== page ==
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Depression Advice - What NON-MED stuff works?(7 Posts)
Hi, my OH has just been diagnosed with depression, possibly bi-polar. I love him so much and it makes me really sad that he feels like this. He's going on Citalopram (starting tomorrow) but what other advice can I give him (eg to walk for 20 mins a day which I know helps with depression). He works from home a lot so he is on his own for large parts of the day and I have worried about him being lonely so getting up and going out seems like a good thing to do.
He says he finds it so difficult to tackle any task at the moment and I've been noticing that he has no enthusiasm for anything. What little tactics can I tell him might work?
Thank you Iwas. He went out today to drop a package to someone and to collect something from B & Q and he said that he felt so much better just doing that - he's realised that he needs to make the effort.
We eat healthily and he only has the odd beer now and again. I know that the Citalopram will make him feel weird to start with so I hope that he sticks with it. I need him back . He has always been my rock and comfort and so strong.
Well done on your walk and dishwasher activities. Keep going
Planning something however small to do each day
Early nights if his sleep is ok
Great advice. I'm just back from DD2's swimming lesson and found him downstairs. He's had breakfast, had forgotten he had to start on his meds so he's now taken that. He said he is just trying to keep going, doing things methodically and slowly and not planning too much. And he is planning a short bike ride in about an hour. He loves cycling but hasn't been out for a month and that says a lot. So I'm glad he's going to do that.
He sleeps well. Doc told him it is the body's way of escaping the depression. Meanwhile I can't sleep at all - too anxious, so I'm shattered today. I'm taking it slowly too. My goals: clean the bathroom and cook lunch. That's about it for today.
I am cancelling a couple of social things next week. We just need to be as calm as possible and allow the meds to kick in. Will he start to feel normal on these drugs soon?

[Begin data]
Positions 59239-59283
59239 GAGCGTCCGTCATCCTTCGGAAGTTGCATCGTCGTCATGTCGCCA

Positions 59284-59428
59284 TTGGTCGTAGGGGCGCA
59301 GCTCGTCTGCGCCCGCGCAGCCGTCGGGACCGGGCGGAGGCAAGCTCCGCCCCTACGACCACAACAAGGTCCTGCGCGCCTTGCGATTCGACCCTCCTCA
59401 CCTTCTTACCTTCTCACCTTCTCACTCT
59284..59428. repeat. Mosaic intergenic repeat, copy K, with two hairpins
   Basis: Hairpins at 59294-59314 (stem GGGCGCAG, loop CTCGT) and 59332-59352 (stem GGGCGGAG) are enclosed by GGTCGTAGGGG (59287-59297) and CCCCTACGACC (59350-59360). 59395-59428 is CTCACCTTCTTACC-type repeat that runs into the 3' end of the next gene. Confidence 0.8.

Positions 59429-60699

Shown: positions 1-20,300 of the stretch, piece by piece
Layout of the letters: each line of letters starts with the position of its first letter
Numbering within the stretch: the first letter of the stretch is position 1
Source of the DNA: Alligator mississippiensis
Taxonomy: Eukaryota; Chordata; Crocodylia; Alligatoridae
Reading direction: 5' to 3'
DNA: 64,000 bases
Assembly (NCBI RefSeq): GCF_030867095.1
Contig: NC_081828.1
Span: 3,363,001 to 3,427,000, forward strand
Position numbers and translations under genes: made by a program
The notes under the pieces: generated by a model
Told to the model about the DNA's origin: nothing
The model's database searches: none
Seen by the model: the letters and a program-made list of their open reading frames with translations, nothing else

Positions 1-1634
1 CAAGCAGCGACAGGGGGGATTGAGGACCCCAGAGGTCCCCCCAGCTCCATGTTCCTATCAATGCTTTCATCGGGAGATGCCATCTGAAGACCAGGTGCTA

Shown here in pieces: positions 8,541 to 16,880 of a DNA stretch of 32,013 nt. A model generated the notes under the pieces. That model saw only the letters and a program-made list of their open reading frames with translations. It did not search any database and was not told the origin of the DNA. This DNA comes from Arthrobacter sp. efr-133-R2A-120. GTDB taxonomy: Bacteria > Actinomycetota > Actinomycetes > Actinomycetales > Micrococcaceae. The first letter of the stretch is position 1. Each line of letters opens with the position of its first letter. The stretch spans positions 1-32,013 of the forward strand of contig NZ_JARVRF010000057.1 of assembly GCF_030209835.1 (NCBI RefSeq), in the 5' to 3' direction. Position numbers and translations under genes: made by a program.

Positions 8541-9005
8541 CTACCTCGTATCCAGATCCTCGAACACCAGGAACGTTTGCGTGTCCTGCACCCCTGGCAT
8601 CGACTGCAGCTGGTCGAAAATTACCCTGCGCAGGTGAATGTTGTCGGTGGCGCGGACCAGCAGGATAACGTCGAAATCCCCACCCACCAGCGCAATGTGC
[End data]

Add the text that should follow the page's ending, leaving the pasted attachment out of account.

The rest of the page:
Everything George said, plus:
Yoga or mindfulness-very calming and helps with staying in the moment and not letting the anxious thoughts take over. He could get a mindfulness CD and do it for a few minutes each day, or try to find a course on it somewhere (some health trusts provide courses free of charge);
Self-care: looking after yourself, even if it is just having a nice bath, treating yourself to a favourite food or lunch out;
Habit-breakers: if you keep doing what you've always done, you'll keep getting what you've always got. Doing new things, even small ones, can often be a breath of fresh air. It could be as simple as taking a different route to drive to the supermarket, or as big as deciding not to do the traditional family birthday/Christmas/whatever and going to Timbuktu instead;
Keeping a diary to write down things he worries about, troublesome thoughts or anything else that seems relevant. It is also good to balance this with positive tasks like lists of things he is good at, or likes about himself;
Setting aside time for him to do something for himself. It could be the mindfulness, or listening to music or doing a hobby. Just 30 minutes-an hour each day that is his to use without guilt or interruption;
Not sleeping too much-hypersomnia is not as obviously problematic as insomnia but too much sleep can itself lead to low mood and feeling below par, plus it solves nothing. Al the problems are still there when you wake up. I think getting up at a reasonable time (same time each day if possible) is a good idea.
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